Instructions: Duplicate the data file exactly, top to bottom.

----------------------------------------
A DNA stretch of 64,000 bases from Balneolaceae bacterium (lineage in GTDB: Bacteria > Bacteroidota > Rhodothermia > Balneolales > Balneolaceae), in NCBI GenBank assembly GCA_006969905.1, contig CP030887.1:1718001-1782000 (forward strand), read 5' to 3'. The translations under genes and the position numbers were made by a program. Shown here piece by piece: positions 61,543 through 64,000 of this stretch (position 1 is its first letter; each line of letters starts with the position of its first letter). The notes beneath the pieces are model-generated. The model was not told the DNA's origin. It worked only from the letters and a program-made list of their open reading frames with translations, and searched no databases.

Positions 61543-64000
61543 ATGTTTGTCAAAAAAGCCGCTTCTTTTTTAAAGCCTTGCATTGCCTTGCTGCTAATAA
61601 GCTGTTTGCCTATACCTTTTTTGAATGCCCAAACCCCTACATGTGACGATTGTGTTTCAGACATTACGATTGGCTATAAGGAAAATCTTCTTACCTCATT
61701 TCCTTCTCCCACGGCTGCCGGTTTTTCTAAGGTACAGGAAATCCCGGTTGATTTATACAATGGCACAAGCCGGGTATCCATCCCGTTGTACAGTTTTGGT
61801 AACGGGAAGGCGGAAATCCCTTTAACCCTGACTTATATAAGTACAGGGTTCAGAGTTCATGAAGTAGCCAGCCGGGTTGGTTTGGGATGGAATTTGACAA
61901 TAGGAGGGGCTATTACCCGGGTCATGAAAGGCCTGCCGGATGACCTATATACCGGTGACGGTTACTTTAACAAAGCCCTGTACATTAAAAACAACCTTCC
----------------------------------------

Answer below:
A DNA stretch of 64,000 bases from Balneolaceae bacterium (lineage in GTDB: Bacteria > Bacteroidota > Rhodothermia > Balneolales > Balneolaceae), in NCBI GenBank assembly GCA_006969905.1, contig CP030887.1:1718001-1782000 (forward strand), read 5' to 3'. The translations under genes and the position numbers were made by a program. Shown here piece by piece: positions 61,543 through 64,000 of this stretch (position 1 is its first letter; each line of letters starts with the position of its first letter). The notes beneath the pieces are model-generated. The model was not told the DNA's origin. It worked only from the letters and a program-made list of their open reading frames with translations, and searched no databases.

Positions 61543-64000
61543 ATGTTTGTCAAAAAAGCCGCTTCTTTTTTAAAGCCTTGCATTGCCTTGCTGCTAATAA
61601 GCTGTTTGCCTATACCTTTTTTGAATGCCCAAACCCCTACATGTGACGATTGTGTTTCAGACATTACGATTGGCTATAAGGAAAATCTTCTTACCTCATT
61701 TCCTTCTCCCACGGCTGCCGGTTTTTCTAAGGTACAGGAAATCCCGGTTGATTTATACAATGGCACAAGCCGGGTATCCATCCCGTTGTACAGTTTTGGT
61801 AACGGGAAGGCGGAAATCCCTTTAACCCTGACTTATATAAGTACAGGGTTCAGAGTTCATGAAGTAGCCAGCCGGGTTGGTTTGGGATGGAATTTGACAA
61901 TAGGAGGGGCTATTACCCGGGTCATGAAAGGCCTGCCGGATGACCTATATACCGGTGACGGTTACTTTAACAAAGCCCTGTACATTAAAAACAACCTTCC